about me

photo of me Photo credit: Stefan Heule

I am an assistant professor in MIT's EECS department and am a member of CSAIL. My research focuses on computer security, cryptography, and computer systems.


research

I build systems that use cryptography to empower and protect their users. The projects that excite me the most: (1) serve the interests of the end user, (2) provide strong and precise forms of security, often using new cryptographic ideas, and (3) have impact through real-world deployment.

  • New techniques for reducing the computational cost of private information retrieval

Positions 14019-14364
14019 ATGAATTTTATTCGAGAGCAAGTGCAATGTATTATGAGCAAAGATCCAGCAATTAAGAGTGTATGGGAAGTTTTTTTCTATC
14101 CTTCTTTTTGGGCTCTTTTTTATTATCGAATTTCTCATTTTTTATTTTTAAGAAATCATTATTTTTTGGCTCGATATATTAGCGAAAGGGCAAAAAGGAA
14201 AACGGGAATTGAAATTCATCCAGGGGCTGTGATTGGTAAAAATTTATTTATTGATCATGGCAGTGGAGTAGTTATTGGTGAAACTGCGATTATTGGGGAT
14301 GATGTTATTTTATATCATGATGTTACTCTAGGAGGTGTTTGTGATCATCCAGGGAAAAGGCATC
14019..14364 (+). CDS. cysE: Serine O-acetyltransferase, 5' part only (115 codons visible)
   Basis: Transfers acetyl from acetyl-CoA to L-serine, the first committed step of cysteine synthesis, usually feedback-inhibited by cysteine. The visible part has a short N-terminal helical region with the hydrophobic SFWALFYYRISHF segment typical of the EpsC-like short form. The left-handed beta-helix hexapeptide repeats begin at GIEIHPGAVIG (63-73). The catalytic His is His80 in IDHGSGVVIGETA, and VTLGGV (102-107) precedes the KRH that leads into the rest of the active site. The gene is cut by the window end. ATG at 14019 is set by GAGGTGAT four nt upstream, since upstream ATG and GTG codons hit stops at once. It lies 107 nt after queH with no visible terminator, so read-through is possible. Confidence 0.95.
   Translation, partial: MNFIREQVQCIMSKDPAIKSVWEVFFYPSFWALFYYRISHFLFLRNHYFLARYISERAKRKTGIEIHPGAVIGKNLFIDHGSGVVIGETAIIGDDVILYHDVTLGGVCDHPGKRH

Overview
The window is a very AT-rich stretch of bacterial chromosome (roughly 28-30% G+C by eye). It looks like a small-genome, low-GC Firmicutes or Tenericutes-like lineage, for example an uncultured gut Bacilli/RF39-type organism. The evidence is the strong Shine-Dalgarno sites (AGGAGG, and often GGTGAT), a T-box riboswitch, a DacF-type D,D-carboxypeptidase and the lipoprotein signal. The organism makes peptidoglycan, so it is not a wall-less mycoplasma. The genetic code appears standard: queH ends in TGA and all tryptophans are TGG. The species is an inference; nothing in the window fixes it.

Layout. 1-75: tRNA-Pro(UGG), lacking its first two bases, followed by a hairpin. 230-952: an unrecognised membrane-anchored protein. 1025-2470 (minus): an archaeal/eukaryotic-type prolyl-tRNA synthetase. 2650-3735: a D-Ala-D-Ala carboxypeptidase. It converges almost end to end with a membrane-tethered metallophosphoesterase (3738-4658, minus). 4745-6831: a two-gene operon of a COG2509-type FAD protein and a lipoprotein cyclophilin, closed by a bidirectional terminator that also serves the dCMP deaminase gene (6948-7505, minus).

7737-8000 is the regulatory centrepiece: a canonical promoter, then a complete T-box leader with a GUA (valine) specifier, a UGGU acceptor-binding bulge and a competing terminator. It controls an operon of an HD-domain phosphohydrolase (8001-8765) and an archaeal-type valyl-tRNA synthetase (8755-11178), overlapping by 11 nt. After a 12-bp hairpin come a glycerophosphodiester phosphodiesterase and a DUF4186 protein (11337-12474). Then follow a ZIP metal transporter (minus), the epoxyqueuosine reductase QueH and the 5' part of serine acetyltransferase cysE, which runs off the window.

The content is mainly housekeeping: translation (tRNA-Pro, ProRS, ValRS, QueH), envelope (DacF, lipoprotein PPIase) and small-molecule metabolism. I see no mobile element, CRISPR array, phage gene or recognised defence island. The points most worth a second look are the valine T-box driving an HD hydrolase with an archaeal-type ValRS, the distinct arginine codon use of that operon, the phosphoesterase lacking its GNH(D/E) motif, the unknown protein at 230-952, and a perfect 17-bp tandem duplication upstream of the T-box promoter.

• Prio, a system for the privacy-preserving collection of aggregate statistics (Mozilla's Firefox browser uses Prio for its pilot privacy-preserving telemetry system.)
  • True2F, a system for token-based two-factor authentication that protects against a wide class of hardware faults and backdoors
  • The study of preprocessing attacks on cryptographic primitives and the risks they pose to our standardized primitives, such as the AES block cipher and the NIST family of elliptic curves


activities

I have served on the program committee of Oakland 2021, CRYPTO 2020, Oakland 2020, and CCS 2018.

A variety of organizations, including the National Science Foundation, the U.S. Department of Defense, and Facebook, have funded my research.


history

I graduated from Yale University in 2010 with a B.S. in computer science. Before that, I grew up in Berkeley, California and was a student at Berkeley High School